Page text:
True Calling Tip: What Makes Time Disappear?

Posted by on December 4, 2013 in True Self | 8 comments

How do you know when you’re following your true calling?  Time disappears. No drugs necessary! 

My True Calling Tip

true calling tipWhenever I write a song, I close myself in my studio, pick up my guitar, and emerge several hours later feeling content and spaced-out.  Typically, I don’t know what I did during that time—it’s just a glorious waking dream—but I usually have a recorder handy to capture it for me.  A pleasing side effect of this experience is that I often write enough coherent pieces of music to put a song together later.  But, at the time of creation, it doesn’t matter to me whether the tune is good or not because the process itself is so richly enjoyable.  I lose myself in the most wonderful way, like a child.  My conscious experience is that the music writes itself.  It’s as if something bigger than me works through me as soon as I get my mind out of the way.  Time seems to vanish when I have this experience.  I am living in the moment. That’s my true calling tip.

true calling tipThis isn’t true for everything I do.  A few months ago I reconnected with an ex-colleague from my academic days.  When I described my songwriting process—how I “zone out” and lose all sense of time—she nodded at me.  “Me too, when I write psychology articles.” Bingo!  That’s why she’s still a college professor and I’m now an artist.  When I was a professor, my research writing experience was full of fits and starts. I checked the clock every few minutes, impatient to finish.  I did NOT get into a creative flow state, and I was NOT enjoying myself.  It was a requirement of my job, NOT part of my call. But writing research papers DOES put my academic friend in flow because it’s part of her call.  One woman’s pleasure is another woman’s poison.

true calling tipRemember Jane from our blog “What Fills You with Passion?” She tried to be a writer because her father was one, but the words just wouldn’t come. After eating a lot of ice cream and making a lopsided potholder, she eventually tried painting.

“The most interesting thing happened last night,” she told our class after her first experience with brush and canvas.  “I was upstairs painting while my husband was making dinner. Pretty soon I realized it was 9PM.  I’m really, really, getting into it.  I didn’t even notice the time go by.”  That’s when I knew Jane had found her calling.

Time just disappeared whenever she worked at her easel. In fact, Jane often failed to notice the rumbling of her stomach. Thank goodness her husband kept her dinners warm for her!  Jane discovered that painting was her true heart’s desire.  Months later she told me she won an award for a portrait of her husband. How fitting.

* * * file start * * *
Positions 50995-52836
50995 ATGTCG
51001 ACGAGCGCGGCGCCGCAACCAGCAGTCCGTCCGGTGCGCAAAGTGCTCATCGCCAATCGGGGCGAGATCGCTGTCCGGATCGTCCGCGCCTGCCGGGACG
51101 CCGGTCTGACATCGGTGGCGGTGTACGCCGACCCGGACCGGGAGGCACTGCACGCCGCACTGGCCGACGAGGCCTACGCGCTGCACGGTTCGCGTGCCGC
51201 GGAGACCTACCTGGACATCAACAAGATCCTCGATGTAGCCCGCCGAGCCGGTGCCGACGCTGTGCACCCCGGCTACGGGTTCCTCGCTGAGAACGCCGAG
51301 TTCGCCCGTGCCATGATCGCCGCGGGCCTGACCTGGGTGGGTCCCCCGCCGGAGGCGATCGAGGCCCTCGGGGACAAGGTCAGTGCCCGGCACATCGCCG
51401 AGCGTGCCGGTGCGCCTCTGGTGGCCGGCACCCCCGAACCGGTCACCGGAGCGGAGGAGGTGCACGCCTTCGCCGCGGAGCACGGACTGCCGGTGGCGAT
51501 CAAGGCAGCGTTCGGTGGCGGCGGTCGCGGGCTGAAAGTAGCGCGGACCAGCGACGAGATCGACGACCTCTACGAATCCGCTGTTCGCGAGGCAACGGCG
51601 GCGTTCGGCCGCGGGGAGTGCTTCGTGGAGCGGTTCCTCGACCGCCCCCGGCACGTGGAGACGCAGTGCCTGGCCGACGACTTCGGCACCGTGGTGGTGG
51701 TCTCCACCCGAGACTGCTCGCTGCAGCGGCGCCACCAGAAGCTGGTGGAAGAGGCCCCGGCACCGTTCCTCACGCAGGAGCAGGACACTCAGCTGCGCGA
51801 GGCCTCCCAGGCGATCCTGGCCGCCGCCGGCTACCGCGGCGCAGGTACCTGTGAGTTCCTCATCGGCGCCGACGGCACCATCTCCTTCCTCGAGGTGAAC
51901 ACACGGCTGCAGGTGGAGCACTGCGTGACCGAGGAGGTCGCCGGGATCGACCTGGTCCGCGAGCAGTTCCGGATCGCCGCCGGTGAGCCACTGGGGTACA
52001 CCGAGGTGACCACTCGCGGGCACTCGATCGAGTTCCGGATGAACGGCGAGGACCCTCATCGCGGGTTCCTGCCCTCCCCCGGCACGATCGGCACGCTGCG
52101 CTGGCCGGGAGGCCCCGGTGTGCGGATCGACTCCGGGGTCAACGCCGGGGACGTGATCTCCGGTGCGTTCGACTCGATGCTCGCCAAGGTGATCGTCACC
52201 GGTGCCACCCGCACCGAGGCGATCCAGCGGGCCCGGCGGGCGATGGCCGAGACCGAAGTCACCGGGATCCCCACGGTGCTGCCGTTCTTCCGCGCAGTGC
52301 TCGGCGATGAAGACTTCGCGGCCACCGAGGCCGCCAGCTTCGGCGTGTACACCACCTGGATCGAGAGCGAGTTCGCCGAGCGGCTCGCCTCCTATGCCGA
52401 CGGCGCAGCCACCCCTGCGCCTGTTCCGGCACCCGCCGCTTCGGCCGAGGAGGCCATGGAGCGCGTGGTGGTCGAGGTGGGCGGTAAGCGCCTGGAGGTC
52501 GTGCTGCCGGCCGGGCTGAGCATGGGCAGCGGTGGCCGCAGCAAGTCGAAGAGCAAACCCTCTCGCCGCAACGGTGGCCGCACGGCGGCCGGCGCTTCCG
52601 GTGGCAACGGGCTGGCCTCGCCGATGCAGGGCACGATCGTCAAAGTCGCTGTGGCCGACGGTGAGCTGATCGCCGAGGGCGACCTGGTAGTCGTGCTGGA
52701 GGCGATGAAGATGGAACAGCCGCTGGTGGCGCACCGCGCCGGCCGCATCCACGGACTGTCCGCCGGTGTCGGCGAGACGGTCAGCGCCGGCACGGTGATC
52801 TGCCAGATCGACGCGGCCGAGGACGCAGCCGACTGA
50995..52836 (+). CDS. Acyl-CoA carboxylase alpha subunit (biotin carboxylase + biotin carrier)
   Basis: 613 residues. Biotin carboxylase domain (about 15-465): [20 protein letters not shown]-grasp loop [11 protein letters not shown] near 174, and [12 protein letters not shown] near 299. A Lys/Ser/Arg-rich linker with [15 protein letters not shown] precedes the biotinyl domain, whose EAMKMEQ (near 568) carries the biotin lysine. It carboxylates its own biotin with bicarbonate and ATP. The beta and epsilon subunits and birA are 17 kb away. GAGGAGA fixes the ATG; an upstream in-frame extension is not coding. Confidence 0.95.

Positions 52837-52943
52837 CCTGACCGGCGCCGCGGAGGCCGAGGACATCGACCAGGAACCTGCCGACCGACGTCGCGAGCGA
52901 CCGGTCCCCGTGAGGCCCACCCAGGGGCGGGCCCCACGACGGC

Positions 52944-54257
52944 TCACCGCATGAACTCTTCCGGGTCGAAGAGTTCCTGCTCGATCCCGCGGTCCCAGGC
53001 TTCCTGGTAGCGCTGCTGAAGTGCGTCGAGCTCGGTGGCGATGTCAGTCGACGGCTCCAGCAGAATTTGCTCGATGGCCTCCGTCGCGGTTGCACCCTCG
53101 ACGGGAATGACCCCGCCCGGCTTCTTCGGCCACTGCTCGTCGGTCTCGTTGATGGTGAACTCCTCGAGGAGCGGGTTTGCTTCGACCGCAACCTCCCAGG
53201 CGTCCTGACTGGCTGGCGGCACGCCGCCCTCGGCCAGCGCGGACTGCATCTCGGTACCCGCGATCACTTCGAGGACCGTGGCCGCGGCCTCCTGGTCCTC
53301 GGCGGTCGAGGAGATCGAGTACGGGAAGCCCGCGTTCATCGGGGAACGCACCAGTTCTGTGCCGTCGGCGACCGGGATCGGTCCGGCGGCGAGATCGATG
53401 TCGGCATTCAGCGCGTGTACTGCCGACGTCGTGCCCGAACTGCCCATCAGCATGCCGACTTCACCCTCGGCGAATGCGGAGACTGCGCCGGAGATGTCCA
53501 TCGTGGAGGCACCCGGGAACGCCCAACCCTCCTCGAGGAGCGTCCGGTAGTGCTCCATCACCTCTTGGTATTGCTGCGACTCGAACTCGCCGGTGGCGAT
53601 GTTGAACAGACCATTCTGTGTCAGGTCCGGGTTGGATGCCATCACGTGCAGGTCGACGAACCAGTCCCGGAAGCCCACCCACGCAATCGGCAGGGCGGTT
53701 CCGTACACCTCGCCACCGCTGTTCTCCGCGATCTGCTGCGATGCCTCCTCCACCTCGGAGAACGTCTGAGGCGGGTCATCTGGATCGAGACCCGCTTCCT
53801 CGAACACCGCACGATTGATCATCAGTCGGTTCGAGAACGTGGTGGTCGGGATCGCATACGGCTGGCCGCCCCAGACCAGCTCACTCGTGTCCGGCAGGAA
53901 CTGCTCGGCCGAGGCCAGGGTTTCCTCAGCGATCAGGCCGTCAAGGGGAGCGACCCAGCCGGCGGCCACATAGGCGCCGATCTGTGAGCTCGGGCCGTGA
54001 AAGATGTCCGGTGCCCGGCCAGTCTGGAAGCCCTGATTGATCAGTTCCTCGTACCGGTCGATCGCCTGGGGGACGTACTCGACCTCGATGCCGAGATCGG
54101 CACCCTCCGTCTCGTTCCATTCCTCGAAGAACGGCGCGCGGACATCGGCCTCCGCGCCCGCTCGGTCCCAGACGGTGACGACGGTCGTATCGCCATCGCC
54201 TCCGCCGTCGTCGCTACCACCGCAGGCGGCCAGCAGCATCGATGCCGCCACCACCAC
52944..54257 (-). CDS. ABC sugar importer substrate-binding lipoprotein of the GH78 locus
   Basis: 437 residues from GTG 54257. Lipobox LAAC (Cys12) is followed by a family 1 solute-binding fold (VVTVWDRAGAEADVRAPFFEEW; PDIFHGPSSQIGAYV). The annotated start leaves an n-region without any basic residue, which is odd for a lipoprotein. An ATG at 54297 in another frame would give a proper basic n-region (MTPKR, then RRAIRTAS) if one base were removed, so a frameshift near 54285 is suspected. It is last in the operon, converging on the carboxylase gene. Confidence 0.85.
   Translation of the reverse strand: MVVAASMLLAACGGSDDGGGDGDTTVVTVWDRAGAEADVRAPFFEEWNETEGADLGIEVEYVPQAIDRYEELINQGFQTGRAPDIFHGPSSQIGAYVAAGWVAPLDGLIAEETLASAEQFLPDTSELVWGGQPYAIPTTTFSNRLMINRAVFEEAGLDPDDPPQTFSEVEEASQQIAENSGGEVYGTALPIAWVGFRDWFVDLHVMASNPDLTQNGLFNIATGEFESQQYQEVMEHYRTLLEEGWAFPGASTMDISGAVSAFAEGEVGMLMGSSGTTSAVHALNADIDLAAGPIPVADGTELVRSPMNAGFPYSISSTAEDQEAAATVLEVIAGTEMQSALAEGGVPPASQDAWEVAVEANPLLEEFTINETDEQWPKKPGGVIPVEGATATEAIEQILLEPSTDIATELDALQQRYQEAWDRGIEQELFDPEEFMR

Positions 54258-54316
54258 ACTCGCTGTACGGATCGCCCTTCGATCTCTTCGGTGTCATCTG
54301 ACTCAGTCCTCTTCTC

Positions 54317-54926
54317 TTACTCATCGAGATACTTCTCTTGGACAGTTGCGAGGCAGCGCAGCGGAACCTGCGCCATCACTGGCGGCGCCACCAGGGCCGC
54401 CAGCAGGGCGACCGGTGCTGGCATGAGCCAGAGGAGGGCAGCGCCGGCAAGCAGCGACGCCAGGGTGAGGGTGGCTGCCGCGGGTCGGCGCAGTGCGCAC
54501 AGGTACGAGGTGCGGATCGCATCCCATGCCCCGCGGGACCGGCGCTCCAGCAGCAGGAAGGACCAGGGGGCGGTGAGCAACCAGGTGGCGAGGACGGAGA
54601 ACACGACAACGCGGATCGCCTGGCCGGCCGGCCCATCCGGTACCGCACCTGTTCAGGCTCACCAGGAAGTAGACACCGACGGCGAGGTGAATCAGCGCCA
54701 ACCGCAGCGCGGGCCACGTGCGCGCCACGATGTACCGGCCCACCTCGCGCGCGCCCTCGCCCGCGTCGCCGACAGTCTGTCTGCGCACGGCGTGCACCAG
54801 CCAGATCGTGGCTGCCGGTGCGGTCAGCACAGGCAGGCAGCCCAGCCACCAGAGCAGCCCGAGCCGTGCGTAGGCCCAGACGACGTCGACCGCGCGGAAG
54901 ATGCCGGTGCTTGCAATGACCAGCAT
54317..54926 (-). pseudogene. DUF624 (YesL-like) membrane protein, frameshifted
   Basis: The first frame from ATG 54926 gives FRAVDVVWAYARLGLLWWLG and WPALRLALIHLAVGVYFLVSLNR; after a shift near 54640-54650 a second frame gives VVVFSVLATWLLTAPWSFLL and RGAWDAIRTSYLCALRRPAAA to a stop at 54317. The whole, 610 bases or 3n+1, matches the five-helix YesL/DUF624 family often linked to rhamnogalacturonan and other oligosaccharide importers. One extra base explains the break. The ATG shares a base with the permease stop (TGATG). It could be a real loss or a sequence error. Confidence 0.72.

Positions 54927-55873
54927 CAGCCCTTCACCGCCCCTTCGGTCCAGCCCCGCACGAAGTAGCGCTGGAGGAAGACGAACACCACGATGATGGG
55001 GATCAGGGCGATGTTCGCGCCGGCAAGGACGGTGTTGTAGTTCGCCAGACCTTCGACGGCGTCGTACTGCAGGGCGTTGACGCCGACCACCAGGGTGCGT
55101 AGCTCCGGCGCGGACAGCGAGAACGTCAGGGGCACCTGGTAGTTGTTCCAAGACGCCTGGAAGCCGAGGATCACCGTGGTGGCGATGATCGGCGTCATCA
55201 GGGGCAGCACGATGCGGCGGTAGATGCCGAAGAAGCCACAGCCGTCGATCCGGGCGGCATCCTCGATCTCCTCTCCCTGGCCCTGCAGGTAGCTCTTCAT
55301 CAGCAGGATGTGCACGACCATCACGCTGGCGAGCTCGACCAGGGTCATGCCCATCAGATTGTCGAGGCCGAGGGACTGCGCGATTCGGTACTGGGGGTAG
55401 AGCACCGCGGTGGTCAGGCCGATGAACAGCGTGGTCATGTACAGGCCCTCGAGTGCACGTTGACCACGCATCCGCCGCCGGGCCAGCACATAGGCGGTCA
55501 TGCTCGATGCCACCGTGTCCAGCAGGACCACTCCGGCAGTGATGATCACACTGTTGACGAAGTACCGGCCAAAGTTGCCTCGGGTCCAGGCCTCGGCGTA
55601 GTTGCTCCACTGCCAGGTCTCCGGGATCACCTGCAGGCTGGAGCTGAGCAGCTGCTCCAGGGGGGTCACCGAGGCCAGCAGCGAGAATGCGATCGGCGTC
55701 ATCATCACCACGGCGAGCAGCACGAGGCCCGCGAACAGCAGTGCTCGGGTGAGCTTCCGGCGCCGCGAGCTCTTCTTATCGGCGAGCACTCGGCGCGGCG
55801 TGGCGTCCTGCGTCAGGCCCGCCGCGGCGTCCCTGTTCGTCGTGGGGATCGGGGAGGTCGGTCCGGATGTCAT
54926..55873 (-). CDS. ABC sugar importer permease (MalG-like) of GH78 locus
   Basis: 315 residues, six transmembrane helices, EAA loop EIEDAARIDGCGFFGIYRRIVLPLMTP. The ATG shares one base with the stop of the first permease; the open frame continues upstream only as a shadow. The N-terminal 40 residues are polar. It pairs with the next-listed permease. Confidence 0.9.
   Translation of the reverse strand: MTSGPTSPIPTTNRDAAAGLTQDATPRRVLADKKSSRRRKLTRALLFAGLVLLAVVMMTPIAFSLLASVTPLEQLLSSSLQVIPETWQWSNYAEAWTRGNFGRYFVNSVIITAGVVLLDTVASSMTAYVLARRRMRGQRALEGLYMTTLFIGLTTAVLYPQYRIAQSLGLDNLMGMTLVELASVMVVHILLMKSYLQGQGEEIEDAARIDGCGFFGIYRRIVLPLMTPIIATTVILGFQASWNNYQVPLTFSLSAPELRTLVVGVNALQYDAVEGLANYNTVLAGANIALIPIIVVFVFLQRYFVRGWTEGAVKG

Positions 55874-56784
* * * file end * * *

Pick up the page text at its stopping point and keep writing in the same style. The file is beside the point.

true calling tipSo what makes time disappear for YOU?  These are activities that really engage you and put you in the moment.  For me, it’s playing music, teaching, and writing this blog.  For my academic friend, it’s writing psychology research papers. Jane thought it would be writing but painting made time fly for her.

These activities could surprise you. You may not even know what they are yet.  Take a chance and experiment. This is one of the best clues you’ll get for discovering your true calling. 

This is my last blog on true calling tips; you can learn more about them in my upcoming book.  In the meantime, this is a great time to ask questions and share your stories.  I always love to hear your thoughts.

8 Comments

  1. ‘ It’s as if something bigger than me works through me as soon as I get my mind out of the way. Time seems to vanish when I have this experience. I am living in the moment’
    whatever the act, this is the creative process at its best
    .

    • I agree. And it’s available to all of us once we find the outlet that matches our true calling.

  2. Another great blog!

    • Thank you!

  3. This is a great post and reminds me of one of my favorite books, Flow by Mihaly Csikszentmihalyi., which I think I first read around the time I was taking one of your psychology classes. : ) In it he describes doing something that’s right at your challenge point and how that contributes to this feeling of Flow

    • It’s one of my favorite books, too! Yes, you want to be doing something that challenges you, not too easy, but not too hard either, just so that it uses ALL of your attention. That puts you in the moment, in flow.

  4. This is a wonderful website! I read all your blog entries while sitting in my job I hate. Your blogs inspired me to get moving and answer some questions!

    • I’m so glad to hear that Kristina. YAY! Feel free to email me if you have any questions.

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